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Mail Bag 6 – German Corp, Australian SMSF, French Capital Gains, Foreign Owned LLC, and Unreported ISAs

1. German GmbH, UG

I am a US Citizen living in Germany. I am an owner in a GmbH (80% owner), as well as a UG entity (100%) in Germany.

Am I required to file a US Form 5471 in both scenarios? Would the US consider my UG a disregarded entity for tax purposes and therefore I can reported my UG net income on a Schedule C? Or must I file a 5471 instead? I look forward to hearing back from you.

The GmbH is a corporation set up in a foreign country. It would require form 5471 – please review our guide to foreign corporations.

The UG (haftungsbeschränkt) is a simplified version of GmbH that can be founded with a minimum share capital of one Euro. It is still a company with limited liability. Limited Liability means it is not a disregarded entity. UG also required form 5471, however since you only own 20% filing will be simpler and include fewer schedules.

2. Australian SMSF

I’m an AUS/US dual citizen that just moved to Australia. I’ve never worked here before and I need to set up a super account in the next few days for my employer to contribute to. It seems I should avoid PFICs (ie non US mutual funds)? I’m looking urgently for a super fund that will have the least amount of US implications?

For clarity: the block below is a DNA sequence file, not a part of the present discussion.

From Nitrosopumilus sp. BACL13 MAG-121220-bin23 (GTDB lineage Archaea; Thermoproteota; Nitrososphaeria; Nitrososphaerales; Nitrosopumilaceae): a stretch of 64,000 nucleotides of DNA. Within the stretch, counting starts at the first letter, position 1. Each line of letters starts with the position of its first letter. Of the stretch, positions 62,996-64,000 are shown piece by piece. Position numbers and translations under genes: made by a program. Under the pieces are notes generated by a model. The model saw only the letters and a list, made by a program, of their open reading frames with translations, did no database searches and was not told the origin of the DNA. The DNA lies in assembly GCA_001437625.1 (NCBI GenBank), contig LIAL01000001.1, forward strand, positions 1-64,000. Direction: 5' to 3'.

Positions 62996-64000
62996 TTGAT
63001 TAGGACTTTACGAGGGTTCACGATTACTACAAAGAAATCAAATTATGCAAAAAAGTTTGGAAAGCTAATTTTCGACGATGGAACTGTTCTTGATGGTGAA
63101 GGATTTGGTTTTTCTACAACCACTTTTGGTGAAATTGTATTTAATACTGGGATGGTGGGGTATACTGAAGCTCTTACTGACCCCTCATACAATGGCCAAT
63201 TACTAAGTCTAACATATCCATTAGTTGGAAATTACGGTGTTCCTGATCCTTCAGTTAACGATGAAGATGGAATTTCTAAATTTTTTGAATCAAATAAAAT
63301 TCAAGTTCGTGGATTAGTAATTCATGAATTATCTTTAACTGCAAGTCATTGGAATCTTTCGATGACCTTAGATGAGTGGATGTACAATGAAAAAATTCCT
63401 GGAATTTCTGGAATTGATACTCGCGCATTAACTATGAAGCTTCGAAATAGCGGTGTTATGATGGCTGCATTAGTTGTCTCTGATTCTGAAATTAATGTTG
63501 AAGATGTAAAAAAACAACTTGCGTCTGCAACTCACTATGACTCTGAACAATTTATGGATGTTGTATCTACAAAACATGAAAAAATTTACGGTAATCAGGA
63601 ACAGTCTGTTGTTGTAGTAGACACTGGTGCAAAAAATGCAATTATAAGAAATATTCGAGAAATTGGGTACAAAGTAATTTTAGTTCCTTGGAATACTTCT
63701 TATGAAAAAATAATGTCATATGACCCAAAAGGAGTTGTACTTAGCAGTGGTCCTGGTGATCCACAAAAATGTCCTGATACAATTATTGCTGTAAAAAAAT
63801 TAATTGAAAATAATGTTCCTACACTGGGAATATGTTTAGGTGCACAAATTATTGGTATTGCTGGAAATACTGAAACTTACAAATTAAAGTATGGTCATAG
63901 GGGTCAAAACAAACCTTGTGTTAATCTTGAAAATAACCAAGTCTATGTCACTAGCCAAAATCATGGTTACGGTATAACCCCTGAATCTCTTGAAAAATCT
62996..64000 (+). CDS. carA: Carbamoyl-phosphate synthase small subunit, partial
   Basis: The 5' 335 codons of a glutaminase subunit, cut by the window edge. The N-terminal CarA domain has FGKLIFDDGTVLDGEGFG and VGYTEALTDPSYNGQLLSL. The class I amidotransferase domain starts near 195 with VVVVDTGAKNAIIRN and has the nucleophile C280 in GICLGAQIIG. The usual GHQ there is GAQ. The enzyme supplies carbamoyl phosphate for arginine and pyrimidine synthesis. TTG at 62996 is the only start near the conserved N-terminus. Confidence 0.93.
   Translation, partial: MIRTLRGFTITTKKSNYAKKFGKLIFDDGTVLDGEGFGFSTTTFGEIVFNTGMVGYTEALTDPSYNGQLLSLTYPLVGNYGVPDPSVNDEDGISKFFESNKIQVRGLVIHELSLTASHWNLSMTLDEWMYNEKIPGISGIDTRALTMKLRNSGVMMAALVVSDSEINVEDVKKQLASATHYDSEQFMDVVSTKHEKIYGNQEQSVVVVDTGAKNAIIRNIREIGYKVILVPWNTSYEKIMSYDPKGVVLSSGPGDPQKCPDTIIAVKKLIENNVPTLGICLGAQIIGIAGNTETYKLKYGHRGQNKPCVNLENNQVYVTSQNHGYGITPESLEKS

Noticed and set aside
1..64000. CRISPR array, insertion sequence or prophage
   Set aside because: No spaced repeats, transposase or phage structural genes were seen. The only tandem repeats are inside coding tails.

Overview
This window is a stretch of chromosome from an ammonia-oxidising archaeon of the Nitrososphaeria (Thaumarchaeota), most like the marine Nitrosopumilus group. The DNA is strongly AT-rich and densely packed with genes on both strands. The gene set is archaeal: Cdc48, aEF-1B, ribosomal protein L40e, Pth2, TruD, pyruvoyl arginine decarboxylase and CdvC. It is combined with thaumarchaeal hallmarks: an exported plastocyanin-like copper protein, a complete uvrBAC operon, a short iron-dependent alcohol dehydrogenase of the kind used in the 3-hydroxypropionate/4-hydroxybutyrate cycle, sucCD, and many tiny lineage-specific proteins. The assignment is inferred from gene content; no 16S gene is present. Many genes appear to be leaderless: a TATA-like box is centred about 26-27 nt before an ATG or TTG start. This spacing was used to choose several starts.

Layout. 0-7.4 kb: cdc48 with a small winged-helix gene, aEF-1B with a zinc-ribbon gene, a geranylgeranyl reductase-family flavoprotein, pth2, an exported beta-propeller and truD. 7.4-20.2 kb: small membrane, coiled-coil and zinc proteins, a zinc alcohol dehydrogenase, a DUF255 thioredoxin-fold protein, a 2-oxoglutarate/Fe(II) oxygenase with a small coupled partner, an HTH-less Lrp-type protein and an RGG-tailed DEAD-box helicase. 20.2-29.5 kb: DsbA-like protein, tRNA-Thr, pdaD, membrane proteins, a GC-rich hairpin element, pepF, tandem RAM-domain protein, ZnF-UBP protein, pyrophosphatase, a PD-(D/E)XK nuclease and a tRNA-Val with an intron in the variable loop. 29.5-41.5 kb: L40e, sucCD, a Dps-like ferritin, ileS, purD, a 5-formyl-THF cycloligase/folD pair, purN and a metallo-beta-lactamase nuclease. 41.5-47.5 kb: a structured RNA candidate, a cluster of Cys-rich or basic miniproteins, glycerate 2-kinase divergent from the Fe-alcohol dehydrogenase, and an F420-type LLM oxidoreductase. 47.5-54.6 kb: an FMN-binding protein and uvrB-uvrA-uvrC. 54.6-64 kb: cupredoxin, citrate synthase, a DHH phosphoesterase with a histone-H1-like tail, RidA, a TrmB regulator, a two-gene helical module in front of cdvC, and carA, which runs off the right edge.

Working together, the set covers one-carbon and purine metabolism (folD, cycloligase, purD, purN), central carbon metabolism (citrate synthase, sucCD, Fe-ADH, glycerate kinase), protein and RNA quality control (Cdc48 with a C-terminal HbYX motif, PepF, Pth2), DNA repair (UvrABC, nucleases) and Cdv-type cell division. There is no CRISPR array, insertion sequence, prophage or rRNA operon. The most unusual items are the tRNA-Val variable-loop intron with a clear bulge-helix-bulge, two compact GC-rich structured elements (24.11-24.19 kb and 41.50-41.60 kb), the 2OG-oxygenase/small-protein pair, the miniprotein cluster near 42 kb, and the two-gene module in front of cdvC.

Australian SMSF (Self Managed Super Fund) is not treated as a foreign pension by the IRS. It is a foreign grantor trust. SMSF owner must annually file form 3520-a, whether they receive distributions from the fund or not.
If you want to avoid complicated tax filing in the US it is better to stay away from SMSF. Whereas employer-sponsored Superannuation is recognized as foreign pension plan. You will not be required to report PFIC holdings inside the plan. However, employer contributions to the plan need to be added to your annual taxable earnings in the US. From the IRS prospective this is a part of your compensation not allowed for deferral. When you start drawing money from the fund the distributions will be virtually non-taxable to you because your own contributions and employer contributions have been taxed while you earned. Annual growth in the plan may be taxable too if you meet certain income criteria.

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